It is the most challenging period in modern retail, with economic turmoil and technological advances combining to reshape the retail landscape faster than many are able to react. All manner of players are delivering products and services across multiple channels, and savvy consumers are comparing prices and posting reviews across social channels. The relationships between producers, retailers and consumers are being reconfigured as technology now allows these parties to engage further.
Consumers are taking charge of their own shopping experience – identifying and leveraging different sources of information and actively bouncing between the digital and real world in the quest for convenience and value. As we follow trends, switch allegiances and make smart decisions, shopping has become a skill. Today’s consumer is more empowered than ever, navigating the world of retail on their own terms, making decisions to purchase whenever and wherever they want.
While efficiencies in retail supply-chains are no doubt essential for survival in today’s market place, long-term success lies beyond operational competency to a completely new way of thinking: customer centricity. The industry must adapt from a product and sales focused model to a more creative process, combining insight and imagination to deliver experiences that tap into the motivations of customers, no matter what channel they opt to engage in.
Bridging the creativity gap
In a world that is socially and economically in constant flux, brands need to innovate and adapt their offer to remain top of mind. However, innovation is only successful if it is based on genuine insight that delivers relevant solutions. Luxury fashion retailer Burberry is an example of a brand that was suffering from depleting consumer perception, with attempts to update its products and stay modern. As its reputation dwindled, profits fell and it became clear that serious transformation was required to ensure that the iconic British brand didn’t crash and burn.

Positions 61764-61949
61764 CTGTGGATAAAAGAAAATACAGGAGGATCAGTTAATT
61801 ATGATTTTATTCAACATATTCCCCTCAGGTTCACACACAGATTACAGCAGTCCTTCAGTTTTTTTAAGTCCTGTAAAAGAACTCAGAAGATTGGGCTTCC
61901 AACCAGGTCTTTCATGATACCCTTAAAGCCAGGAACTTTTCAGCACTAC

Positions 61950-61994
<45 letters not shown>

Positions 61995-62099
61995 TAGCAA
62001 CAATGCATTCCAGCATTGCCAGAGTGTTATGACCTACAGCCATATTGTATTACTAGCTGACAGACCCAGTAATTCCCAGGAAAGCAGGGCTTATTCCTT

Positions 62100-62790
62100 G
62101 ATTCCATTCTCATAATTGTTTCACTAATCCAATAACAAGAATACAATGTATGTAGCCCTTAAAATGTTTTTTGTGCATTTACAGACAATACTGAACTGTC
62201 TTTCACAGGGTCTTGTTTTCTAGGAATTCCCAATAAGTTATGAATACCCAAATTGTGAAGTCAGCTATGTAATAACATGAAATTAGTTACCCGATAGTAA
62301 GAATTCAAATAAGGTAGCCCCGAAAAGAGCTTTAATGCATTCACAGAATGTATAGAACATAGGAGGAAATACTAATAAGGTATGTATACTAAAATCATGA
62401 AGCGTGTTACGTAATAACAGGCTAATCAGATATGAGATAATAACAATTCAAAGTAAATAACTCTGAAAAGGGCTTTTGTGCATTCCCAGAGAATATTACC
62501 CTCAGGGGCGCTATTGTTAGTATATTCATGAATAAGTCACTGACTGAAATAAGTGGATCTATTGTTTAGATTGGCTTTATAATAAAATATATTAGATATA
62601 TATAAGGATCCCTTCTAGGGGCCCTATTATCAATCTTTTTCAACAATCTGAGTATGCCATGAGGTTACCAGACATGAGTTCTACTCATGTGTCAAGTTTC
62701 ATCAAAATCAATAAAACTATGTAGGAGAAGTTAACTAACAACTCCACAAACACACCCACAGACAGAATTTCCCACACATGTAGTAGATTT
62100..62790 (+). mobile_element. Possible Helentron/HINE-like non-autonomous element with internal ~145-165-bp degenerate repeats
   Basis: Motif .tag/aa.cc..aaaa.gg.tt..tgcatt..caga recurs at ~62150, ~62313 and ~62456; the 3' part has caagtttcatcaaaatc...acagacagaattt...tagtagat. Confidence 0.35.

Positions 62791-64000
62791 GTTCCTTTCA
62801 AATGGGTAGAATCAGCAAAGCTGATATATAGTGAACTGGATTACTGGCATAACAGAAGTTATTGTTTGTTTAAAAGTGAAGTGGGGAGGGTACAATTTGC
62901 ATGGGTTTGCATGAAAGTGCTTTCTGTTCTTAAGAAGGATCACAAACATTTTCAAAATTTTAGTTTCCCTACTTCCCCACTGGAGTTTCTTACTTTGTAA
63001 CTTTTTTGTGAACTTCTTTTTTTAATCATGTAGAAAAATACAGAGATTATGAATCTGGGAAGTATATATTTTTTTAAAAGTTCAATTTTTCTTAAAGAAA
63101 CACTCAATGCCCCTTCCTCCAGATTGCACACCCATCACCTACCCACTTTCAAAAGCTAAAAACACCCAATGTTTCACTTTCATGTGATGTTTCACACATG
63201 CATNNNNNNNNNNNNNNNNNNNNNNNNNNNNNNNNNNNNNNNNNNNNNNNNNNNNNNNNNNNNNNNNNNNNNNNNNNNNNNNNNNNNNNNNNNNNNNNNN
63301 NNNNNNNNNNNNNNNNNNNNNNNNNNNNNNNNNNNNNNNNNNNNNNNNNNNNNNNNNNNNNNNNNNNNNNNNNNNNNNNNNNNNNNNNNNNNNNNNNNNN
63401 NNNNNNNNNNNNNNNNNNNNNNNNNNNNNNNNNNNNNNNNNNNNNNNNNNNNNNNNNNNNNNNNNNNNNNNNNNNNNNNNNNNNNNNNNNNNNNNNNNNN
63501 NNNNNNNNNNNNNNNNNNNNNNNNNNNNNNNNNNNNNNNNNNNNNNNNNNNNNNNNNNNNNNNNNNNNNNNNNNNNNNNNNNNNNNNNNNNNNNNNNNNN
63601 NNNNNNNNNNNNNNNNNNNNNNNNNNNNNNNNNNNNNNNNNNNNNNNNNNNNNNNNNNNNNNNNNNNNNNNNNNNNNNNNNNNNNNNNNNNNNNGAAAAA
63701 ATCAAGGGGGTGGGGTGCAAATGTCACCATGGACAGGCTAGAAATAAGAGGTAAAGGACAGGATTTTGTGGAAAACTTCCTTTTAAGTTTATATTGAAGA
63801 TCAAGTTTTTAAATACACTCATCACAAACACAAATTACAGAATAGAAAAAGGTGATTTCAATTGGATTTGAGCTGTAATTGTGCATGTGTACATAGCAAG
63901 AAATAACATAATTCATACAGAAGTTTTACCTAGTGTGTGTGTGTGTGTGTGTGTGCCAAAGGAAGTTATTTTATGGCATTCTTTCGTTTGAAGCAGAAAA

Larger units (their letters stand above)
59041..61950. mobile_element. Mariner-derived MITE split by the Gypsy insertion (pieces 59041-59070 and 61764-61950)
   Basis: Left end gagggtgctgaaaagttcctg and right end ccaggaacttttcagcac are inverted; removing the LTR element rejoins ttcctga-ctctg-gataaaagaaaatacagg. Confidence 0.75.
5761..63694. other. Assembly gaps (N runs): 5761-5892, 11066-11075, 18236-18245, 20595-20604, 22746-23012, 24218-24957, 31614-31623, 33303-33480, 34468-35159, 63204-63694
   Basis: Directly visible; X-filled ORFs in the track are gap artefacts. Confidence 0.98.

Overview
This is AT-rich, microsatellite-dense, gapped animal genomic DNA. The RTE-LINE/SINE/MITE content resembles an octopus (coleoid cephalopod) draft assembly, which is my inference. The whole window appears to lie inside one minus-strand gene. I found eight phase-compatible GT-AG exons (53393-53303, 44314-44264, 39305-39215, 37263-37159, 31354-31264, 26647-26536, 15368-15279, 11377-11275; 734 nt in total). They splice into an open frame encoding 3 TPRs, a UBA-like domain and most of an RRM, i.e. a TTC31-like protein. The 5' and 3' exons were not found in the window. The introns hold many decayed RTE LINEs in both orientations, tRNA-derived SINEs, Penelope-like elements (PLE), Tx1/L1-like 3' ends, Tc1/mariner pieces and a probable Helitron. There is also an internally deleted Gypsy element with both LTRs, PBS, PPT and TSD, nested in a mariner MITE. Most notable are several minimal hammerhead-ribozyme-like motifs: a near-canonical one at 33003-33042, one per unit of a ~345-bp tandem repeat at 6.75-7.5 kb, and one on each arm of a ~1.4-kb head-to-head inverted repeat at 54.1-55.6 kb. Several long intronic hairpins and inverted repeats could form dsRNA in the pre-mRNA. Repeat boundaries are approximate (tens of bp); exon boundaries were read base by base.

Digital innovation has been fundamental to its newfound relevance amongst the modern luxury consumer, leveraging the efficiencies of digital and social media to put the brand where its customers are. The recent initiative, Burberry Kisses, is a visually immersive and interactive experience that allows users to send letters sealed with a virtual kiss to friends and loved ones across the globe. As one might expect, some dubbed the campaign a digital gimmick with little use or relevance to the brand, but to some this is a clever and charming example of humanising technology in order to create a meaningful brand experience. Even supposedly small and trivial gestures can have a positive impact of an individual’s perception of a brand. By prioritising content over commerce, Burberry are once again a symbol of British elegance, sophistication and style, but more than that, they have a 10 million + Facebook following and reported revenue of £2bn last year. Creativity really is the goose that lays the golden egg.
Novelty needs to add value
As irrefutable pleasure seekers, human beings crave sensory and intellectual stimulation to avoid boredom, which is why imagination combined with insight is crucial in terms of social and economic progress. In 2012, Tesco implemented an interactive digital screen at Gatwick Airport, allowing people in the departure lounge to choose from their most popular items and have them delivered to their home upon their return. This was fun to use – scanning products with a smart device to add to their basket; it entertained people whilst they waited in the departure lounge; and positioned the brand as one that understands consumer behaviour – visiting a supermarket is the last thing you want to do when getting back from a holiday.
The past decade has seen relentless digital innovation, leaving retailers and